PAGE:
Diana Nyad says she's "more than ready" for 48-hour Sandy relief swim

US swimmer Diana Nyad waves before attempting to swim in a three-day non-stop journey from Havana to Florida at the Ernest Hemingway Nautical Club, in Havana on August 31, 2013. AFP PHOTO/YAMIL LAGE (Photo credit should read YAMIL LAGE/AFP/Getty Images) AFP

Diana Nyad says she's "more than ready" to swim 48 hours straight for Superstorm Sandy relief next week.

Fresh off her record-breaking swim from Cuba to Florida, the 64-year-old long-distance swimmer will dive into different waters starting at 8:30 a.m. ET on Tuesday. She's set to complete a 48-hour continuous "Swim for Relief" in New York to support Sandy recovery efforts.

"I'm from New York City and last year I was in town right after Sandy hit...You feel such tremendous compassion for people," Niad told CBSNews.com. "You might sit down and write a little check for disaster relief -- whatever you can afford...And then its' not front page news and you forget about it....Well thousands of people haven't forgotten about it -- Jersey Shore, Staten Island, Far Rockaway -- all over New York and New Jersey."

Sandy caused roughly $70 billion in damage across the Eastern seaboard, destroying 12,500 homes in New Jersey alone. To date in Ocean County, up to 25,000 residents are still displaced from their homes.

Some of those residents will get help from the New York City event, which will raise funds for AmeriCares, a nonprofit global health and disaster relief organization that delivers aid to people in need. P&G brands are underwriting the production costs to maximize funds donated.

And the production is pretty elaborate. Nyad will swim in a pool that will be erected in Herald Square, right outside of Macy's.

"It's a very innovative engineering feat...It's almost Olympic length...The night before the event, they are going to put it up and put 500,000 gallons of water from New York City fire hydrants at 48 degrees into the pool. And overnight, by the time I start swimming in the morning, they're going to bring that pool up to 82 degrees."

Nyad's estimated swim distance is 96 miles, the equivalent of swimming from Manhattan to Philadelphia.

"It's going to be a spectacular, fun event. For me, not so fun -- 48 hours I take seriously," she said. "When it's over we're going to give a big fat check to AmeriCares and all that money goes will go right to Sandy relief."

Several celebrity guests are taking part in the two-day swim, including Olympic gold medalist Ryan Lochte, Joe Manganiello of "True Blood," Nikki Reed of "Twilight" fame, New York Giants player Justin Tuck, comedian Michael Ian Black, Richard Simmons, DJ Steve Aoki and more.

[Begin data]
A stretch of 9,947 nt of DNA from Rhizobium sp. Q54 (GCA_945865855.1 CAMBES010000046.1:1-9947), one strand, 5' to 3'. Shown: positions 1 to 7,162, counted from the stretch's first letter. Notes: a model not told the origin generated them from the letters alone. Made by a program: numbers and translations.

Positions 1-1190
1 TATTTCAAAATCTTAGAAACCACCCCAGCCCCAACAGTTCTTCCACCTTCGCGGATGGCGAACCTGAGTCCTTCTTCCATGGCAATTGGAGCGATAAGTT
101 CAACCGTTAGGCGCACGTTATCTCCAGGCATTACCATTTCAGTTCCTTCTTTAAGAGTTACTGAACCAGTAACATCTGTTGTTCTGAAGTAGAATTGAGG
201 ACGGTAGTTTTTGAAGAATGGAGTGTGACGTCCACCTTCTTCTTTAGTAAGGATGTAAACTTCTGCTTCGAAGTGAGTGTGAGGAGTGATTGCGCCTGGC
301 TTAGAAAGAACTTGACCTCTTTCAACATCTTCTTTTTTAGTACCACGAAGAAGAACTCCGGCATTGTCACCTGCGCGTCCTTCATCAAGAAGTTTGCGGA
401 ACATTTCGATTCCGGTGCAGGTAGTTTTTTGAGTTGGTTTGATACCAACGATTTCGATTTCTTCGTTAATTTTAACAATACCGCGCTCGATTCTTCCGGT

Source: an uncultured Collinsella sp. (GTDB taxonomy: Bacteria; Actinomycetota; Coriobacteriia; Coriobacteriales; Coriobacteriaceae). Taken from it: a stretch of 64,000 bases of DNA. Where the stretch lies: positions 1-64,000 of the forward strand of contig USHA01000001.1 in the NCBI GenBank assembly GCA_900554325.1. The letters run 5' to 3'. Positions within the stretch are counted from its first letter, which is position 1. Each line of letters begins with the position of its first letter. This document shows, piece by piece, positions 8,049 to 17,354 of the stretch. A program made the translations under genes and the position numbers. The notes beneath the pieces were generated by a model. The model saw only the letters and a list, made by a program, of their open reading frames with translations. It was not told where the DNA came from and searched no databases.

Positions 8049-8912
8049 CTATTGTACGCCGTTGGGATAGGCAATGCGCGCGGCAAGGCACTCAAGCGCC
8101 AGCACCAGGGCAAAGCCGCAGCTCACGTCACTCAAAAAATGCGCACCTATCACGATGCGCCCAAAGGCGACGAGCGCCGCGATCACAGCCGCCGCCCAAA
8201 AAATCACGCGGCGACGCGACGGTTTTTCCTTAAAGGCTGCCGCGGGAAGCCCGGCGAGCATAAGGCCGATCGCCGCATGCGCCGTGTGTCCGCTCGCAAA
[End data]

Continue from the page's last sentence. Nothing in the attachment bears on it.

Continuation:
Nyad will invite those celebrity guests -- and other supporters -- to join her in the pool during her two-day swimming stint.

"It's no joke, it's an endurance moment for sure," she said, citing last month's 53-hour Havana-Key West trek. "So, I'll be more than ready to do it."

The upcoming 48-hour, non-stop swim comes on the heels of Nyad's 110-mile swim from Cuba to Florida.

"You dream about something for so long and you envision it -- literally 35 years ago I envisioned swimming all the way from Cuba and seeing the palm trees on that Florida shore," Nyad said. "And four times -- once way back when I was young and then three more times in my 60s, I tried like hell. But the dangerous jellyfish out there, the currents, the Gulf Sea itself, sudden thunderstorms that can be life-threatening. It's Mother Nature on steroids, this particular stretch. I hadn't made it...so to finally see the oasis of that shore and swim in there with my teammates and walk up was truly a deep, profound contentment and dream come true of never having given up on it. I think I'm more proud of that than actually doing it -- that I didn't give up on it."

"When I looked at those people's faces -- and I agree I was a little dazed when I got up on shore [because] my body had been through a lot -- but the couple of thousand people there -- when I looked around and they were crying -- grown, big muscular men with just sheets of tears coming down their faces...That's that message: that you reach for the stars," she continued. "You become everything you can be and you don't give up on your dreams, and you do it at this age, this advanced age -- at 64...Worldwide over the last month or so since the event, what I've heard from people -- and I saw it in their eyes on that beach -- is that 'I want to live this way. I don't want to be fearful.' That's pretty gratifying."

Looking ahead, Nyad hopes to do a swim for relief with AmeriCares at least once year to help raise money for various relief projects. Also in the works? A book and a possible one-woman show.

"As a swimmer, it was all about Cuba. It was only ever Cuba. So that's done. I won't be in the ocean anymore," said Nyad.

But that doesn't mean Nyad will be kicking back and relaxing.

"I don't want to lie back on the couch and watch life pass me by, that's for sure," she said.

Comments